Franchising is an arrangement where the owner of a proven business format or system (the Franchisor) agrees, for a fee, to allow a person or company (the Franchisee) to trade using the same product, service, or trade name, and passes the benefit of its know-how to that person or company.
The four essential elements are:
- Legal contract between the Franchisor and Franchisee
- Training provided by the Franchisor to the Franchisee
- Operations Manual developed by the Franchisor for the guidance of the Franchisee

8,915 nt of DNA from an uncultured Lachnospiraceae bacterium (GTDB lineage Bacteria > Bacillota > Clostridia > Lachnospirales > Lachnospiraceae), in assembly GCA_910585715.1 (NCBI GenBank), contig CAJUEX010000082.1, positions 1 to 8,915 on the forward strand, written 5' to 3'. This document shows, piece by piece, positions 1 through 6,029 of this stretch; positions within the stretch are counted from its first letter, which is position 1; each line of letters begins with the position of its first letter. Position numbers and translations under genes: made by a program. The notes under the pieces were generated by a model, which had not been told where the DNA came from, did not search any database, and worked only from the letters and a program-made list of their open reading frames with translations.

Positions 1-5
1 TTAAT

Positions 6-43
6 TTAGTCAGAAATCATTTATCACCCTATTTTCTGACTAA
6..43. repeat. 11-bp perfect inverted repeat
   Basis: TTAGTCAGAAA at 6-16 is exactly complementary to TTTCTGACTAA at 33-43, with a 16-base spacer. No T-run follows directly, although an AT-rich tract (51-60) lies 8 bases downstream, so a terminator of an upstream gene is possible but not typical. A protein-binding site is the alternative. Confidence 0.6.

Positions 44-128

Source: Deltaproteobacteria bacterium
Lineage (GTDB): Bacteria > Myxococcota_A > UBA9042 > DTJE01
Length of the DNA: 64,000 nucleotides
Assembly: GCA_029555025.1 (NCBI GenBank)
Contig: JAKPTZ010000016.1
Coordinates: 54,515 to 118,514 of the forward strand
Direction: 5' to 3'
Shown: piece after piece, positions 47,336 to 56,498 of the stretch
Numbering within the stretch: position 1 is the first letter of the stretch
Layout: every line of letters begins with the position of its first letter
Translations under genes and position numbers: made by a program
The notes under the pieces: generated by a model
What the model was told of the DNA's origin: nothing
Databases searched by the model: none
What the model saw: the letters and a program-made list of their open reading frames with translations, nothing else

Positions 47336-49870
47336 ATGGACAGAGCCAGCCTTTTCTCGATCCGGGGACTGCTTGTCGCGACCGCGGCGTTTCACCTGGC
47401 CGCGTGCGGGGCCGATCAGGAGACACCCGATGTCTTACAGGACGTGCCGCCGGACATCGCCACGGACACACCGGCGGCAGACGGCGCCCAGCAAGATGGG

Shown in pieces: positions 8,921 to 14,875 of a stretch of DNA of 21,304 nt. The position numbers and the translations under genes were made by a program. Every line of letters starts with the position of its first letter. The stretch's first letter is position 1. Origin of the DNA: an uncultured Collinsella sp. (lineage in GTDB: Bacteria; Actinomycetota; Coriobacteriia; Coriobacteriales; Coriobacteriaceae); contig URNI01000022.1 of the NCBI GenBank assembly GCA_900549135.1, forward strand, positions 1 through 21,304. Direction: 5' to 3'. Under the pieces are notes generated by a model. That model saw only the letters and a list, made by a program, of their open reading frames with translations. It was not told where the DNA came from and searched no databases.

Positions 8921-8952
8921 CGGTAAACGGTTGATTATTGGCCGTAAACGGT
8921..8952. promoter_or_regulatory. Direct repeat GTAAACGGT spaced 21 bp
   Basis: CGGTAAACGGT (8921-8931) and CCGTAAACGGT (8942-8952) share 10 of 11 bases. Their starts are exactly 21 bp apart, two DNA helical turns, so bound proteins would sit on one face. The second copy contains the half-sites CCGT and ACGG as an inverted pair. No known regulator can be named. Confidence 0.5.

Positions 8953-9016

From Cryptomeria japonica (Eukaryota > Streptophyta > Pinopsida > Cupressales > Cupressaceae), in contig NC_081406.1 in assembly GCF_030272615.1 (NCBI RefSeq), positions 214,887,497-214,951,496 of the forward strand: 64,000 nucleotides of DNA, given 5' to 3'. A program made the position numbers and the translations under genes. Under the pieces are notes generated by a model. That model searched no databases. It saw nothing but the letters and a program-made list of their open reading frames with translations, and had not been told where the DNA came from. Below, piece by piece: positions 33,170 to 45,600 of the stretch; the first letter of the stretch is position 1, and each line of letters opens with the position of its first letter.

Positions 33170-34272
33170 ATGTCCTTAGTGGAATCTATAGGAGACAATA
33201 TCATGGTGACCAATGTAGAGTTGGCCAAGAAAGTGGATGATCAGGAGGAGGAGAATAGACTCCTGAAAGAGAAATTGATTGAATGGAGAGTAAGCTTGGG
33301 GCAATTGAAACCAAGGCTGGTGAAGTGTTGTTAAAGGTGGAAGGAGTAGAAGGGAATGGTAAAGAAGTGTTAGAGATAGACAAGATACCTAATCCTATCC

- Ongoing support provided by the Franchisor to the Franchisee
In effect, franchising is a business partnership in which both parties, the Franchisor and the Franchisee, depend on each other for continued success. The franchise relationship is governed by a detailed legal agreement usually for a minimum period of five years. This agreement sets out the rights and responsibilities of each party and should contain the right to renew at the end of the term, subject to satisfactory progress.
Whilst the purchase of a franchise helps to avoid many of the pitfalls of starting up from scratch by “buying into” a proven business system, it will still require just as much hard work, determination and self-motivation on the part of the Franchisee as with any other business start up.